After All That Commotion, Was the Common Core a Big Nothingburger?
Those readers who’ve been at this long enough will recall — in painful, vivid detail — the Common Core State Standards imbroglio that dominated education in the first half of the 2010s. At times, the Common Core seemed like it blotted out everything else. It drew rapturous praise, with then-Secretary of Education Arne Duncan celebrating it as potentially “the single greatest thing to happen to public education in America since Brown v. Board of Education.” And it drew lots of equally vehement pushback.
But, in a new Harvard Education Press volume, Between the State and the Schoolhouse, Tom Loveless concludes that the Common Core amounted to an inane distraction and a giant waste of time. He suggests that it had no meaningful impact — good or bad — on outcomes or on what teachers do. Yep, the whole thing was a big nothingburger. (Full disclosure, I should note that I encouraged Loveless to pen this book and that Harvard Education Press published it in my “Innovations” series.)
Loveless is a stellar guide when it comes to making sense of the Common Core. A veteran elementary school teacher and Brookings Institution scholar, he helped shape the first decade of this century in education research with his straightforward, influential looks at topics like homework and school turnarounds. And, as he notes early in the book, he was initially neutral on the Common Core. When pressed for a take on the standards, he says he usually answered, “I don’t know; we’ll see how they turn out.”
So, why did it consume so much time and energy, produce such intense conflict, and upend school improvement — all, apparently, for nothing?
Well, Loveless asserts that, for all the claims that the standards were evidence-based and world class, they were really more a political than a pedagogical exercise. For instance, when discussing how the architects of the Common Core sought to tiptoe their way through the concerns about its emphasis on “close reading,” nonfiction, and text complexity, he writes, “The fundamental point is that careful selection in the wording of standards is a political act, one that can become undone after standards are released and interpreted by others.”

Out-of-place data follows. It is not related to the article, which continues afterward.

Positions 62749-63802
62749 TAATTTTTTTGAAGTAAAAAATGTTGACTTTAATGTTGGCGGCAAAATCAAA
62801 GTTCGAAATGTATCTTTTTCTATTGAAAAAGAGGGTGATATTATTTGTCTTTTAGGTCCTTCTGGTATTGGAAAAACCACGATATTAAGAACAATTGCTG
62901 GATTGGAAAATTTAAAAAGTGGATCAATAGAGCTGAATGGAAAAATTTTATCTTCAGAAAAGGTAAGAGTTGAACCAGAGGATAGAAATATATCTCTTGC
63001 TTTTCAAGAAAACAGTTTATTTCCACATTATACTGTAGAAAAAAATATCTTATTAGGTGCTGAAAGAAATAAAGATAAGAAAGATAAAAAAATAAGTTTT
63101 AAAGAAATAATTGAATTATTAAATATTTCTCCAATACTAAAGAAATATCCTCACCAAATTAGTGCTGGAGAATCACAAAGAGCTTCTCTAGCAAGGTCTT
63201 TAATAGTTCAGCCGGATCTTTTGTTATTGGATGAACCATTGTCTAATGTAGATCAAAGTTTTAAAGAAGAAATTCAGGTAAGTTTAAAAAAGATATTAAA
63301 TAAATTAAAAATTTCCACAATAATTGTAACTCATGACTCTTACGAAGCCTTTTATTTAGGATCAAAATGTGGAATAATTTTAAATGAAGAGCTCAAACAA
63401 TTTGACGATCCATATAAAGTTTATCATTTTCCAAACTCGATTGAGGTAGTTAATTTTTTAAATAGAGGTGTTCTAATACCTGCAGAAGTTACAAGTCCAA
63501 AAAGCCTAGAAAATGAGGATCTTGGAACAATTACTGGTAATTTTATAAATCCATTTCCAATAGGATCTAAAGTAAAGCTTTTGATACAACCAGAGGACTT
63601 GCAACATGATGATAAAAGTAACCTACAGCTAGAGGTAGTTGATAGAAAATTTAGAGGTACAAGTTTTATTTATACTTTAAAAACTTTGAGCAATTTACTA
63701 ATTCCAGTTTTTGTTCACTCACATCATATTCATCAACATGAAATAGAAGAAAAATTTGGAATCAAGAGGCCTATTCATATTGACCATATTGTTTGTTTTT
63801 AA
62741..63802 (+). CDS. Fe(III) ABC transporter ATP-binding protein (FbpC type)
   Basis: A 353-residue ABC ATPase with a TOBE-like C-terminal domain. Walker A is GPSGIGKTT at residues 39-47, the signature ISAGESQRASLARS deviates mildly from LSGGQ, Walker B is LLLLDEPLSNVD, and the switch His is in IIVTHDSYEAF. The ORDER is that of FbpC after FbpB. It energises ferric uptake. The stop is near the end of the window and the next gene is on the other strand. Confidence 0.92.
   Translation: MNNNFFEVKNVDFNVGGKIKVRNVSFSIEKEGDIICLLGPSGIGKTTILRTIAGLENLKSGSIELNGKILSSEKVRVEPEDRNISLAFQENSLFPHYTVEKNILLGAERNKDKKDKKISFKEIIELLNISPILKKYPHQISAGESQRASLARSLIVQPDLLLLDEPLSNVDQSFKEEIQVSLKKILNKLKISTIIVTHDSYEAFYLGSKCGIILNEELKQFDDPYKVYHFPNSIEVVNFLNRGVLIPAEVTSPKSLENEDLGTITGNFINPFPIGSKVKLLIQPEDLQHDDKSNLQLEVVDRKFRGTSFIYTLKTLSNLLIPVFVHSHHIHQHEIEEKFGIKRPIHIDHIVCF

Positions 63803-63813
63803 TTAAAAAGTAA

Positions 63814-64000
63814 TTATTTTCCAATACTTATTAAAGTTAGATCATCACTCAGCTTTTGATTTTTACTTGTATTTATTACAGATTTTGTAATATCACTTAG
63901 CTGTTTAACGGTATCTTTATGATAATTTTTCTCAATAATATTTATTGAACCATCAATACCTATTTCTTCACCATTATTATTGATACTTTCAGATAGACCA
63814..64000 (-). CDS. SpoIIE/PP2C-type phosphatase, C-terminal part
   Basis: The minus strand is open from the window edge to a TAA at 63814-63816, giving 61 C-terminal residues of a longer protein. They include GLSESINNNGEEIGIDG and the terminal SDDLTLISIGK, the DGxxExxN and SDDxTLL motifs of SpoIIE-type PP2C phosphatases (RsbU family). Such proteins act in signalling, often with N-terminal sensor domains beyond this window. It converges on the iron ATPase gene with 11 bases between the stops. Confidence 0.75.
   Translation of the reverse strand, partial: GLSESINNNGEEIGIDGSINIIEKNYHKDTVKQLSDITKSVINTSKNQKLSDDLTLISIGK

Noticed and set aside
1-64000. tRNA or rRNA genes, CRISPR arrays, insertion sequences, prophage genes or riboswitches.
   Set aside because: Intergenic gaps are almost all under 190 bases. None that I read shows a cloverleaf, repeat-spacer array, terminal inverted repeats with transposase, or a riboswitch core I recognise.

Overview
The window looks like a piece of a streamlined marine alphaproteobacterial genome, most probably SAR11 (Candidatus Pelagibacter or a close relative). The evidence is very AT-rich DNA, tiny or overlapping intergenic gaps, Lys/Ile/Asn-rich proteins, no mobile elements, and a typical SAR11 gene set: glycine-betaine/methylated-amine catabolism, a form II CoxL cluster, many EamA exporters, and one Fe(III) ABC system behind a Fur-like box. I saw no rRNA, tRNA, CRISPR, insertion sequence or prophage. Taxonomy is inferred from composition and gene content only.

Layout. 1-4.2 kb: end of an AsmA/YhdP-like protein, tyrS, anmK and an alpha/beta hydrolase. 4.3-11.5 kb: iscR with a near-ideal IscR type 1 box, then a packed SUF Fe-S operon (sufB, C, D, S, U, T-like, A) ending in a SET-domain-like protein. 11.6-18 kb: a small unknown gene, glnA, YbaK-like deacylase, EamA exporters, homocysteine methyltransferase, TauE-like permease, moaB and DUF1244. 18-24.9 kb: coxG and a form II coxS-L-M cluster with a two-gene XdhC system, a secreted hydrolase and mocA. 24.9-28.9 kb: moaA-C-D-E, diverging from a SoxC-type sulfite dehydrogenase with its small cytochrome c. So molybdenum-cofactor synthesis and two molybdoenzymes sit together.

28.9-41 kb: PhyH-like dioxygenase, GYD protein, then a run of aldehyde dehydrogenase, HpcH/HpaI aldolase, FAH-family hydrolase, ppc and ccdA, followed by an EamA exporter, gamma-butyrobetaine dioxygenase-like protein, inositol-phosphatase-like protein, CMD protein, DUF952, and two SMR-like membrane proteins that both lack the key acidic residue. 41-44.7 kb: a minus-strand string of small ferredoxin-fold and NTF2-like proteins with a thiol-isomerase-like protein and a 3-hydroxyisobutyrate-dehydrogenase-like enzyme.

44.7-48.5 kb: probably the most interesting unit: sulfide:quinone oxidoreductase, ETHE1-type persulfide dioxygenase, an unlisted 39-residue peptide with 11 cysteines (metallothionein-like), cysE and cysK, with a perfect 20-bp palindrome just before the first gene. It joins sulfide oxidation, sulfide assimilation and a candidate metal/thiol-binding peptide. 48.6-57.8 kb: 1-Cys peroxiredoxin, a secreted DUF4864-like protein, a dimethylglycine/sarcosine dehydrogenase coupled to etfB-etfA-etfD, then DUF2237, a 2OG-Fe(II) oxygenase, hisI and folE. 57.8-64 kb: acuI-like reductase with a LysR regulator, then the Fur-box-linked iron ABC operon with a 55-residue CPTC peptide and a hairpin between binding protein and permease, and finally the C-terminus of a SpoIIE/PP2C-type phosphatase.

Because the Common Core was less about pedagogy than posturing, Loveless argues, it shouldn’t surprise that it ultimately had little impact on school performance or on what teachers do. He states, “More than a decade after the 2010 release of Common Core State Standards in English language arts and mathematics, no convincing evidence exists that the standards had a significant, positive impact on student achievement.” He adds that the Common Core “appears to have had no significant impact on achievement gaps between racial and ethnic groups, nor a discernible impact on the distribution of achievement.”
When it comes to the impact on instruction, he writes, “The documented impact of Common Core on curriculum and instruction is consistent with the finding of no significant effect overall on student achievement.” He also points out that the programs endorsed as Common Core-aligned are both “ignored by classroom teachers” and generally lacking in “evidence of effectiveness.”
In retrospect, Loveless offers an important insight as to why so many leaders wound up investing so much energy in standards-based reform, in general, and the Common Core, in particular, despite the dismal results. He wryly notes that “the standards-setting process taps into political skills — satisfying competing interests through log rolling, forging compromises with carefully worded documents — that are second nature to leaders of publicly governed institutions.” That’s a problem, he says, in that “standards give officials at the top only the illusion of control” because writing standards is a very different exercise from implementing them
In the end, Loveless concludes that the Common Core disappointed because it was hampered by hubris and a lack of appreciation for how schools improve.
There’s a larger lesson there, I think. A quarter-century ago, my academic career got started when I studied urban school reform across the nation and wound up arguing, in Spinning Wheels, that it was often more about symbolism than anything else. One response to that observation is the cynic’s shrug — this may be true but, if so, it’s mostly harmless.
The Common Core shows, I think, why such responses miss the mark. After all, the Common Core sucked up all the oxygen in the room for a half-decade, helped poison conversations around assessments and accountability, created fierce divides, and sowed profound ill-will and distrust. The Common Core may not have had an impact on student outcomes, but it did make school improvement tougher and more ideological. That’s one hell of a nothingburger.
This post originally appeared on Rick Hess Straight Up.